When I was in my final years of college, we had a computer programming practical exam worth 60 marks out of 200. Most of my classmates chose common project topics and worked on them using VB, a programming language. However, my close friend decided to work on something different, which was .Net.
I had no knowledge of .Net and I always disliked computer science. My attendance in the computer lab was only 8%, and I’m not kidding about it.
By the time I realized I needed to choose a team, all the groups were already formed and I had no options left.
I managed to work on the backend SQL part, but I struggled to understand what my friend was doing. We had just one day left before the practical exam, and she called me at 6 pm to inform me that the page was not working.
We tried asking for help from our cousins, friends, lecturers, and everyone we knew, but nothing worked.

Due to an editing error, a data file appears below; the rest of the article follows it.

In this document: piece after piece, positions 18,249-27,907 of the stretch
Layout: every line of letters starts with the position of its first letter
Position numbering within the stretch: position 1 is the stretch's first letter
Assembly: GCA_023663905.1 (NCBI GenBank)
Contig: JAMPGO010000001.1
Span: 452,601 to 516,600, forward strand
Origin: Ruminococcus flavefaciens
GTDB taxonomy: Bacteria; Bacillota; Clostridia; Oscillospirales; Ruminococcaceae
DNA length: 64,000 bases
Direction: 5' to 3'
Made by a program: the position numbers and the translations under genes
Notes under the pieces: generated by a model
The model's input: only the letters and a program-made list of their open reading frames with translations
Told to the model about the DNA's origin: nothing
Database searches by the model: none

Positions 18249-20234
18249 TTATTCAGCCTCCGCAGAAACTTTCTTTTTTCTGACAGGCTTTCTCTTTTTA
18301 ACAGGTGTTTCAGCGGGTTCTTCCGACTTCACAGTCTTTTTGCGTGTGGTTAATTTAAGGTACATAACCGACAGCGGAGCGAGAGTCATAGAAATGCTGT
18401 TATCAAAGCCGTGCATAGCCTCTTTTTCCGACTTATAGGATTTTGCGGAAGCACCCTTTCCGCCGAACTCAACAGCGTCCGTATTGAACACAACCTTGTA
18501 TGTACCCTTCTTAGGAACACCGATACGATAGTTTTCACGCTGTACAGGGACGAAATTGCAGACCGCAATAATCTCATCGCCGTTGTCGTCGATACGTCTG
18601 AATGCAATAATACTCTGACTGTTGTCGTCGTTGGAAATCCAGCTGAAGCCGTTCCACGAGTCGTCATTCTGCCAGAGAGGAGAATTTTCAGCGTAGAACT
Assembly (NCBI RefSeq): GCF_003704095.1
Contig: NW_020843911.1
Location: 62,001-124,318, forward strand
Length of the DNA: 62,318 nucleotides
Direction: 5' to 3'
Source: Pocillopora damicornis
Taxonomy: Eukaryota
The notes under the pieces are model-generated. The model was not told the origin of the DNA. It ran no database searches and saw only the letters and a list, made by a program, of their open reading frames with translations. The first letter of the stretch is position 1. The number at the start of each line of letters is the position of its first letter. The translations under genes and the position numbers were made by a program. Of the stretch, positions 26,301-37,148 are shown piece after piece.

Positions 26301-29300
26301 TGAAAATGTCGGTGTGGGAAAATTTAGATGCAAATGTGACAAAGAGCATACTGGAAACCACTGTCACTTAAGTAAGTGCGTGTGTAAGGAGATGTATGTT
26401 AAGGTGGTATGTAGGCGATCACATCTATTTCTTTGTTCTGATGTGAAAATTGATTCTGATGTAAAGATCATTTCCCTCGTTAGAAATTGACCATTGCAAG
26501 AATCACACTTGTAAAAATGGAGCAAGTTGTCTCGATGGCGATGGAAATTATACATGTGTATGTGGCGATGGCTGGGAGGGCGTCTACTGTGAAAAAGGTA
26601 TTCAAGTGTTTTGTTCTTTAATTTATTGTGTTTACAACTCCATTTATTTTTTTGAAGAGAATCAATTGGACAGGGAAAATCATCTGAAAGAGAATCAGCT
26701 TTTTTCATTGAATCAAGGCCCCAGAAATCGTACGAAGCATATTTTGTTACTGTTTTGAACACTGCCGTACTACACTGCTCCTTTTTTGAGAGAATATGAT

In the entire college, only two teams had chosen to work with .Net in the past three years, and the other team was considered our competition. We even approached them for help, but they couldn’t figure out what was wrong either.
The next day, I told my friend something, and she panicked, asking if it would really work. I pretended to be cool and said, “Do we have a choice? Let’s take the risk.”
During the practical exam, while the teacher was asking us about the details of our project, we executed our plan. Vijetha ran through the program until the page where it was about to freeze. Then, I distracted the teacher by providing some additional information, and Mansa took the laptop, removed the problematic page, and reran the program. The second time, it worked smoothly.
Vijetha almost messed up by stuttering, but I managed to distract the teacher by talking about irrelevant topics. We successfully executed our plan, and he didn’t even notice that we had bluffed.
The teacher was impressed that we took the risk of working on a new platform, knowing that nobody in the entire college, including the lecturers, could help us. We earned extra credit for taking the risk.
We were the only team to score a perfect 60 out of 60, and we felt like rockstars as we walked out of the exam room.
That’s when I realized that I may not be good at creating products, but I have a talent for selling them.
That’s how my inner salesperson was born!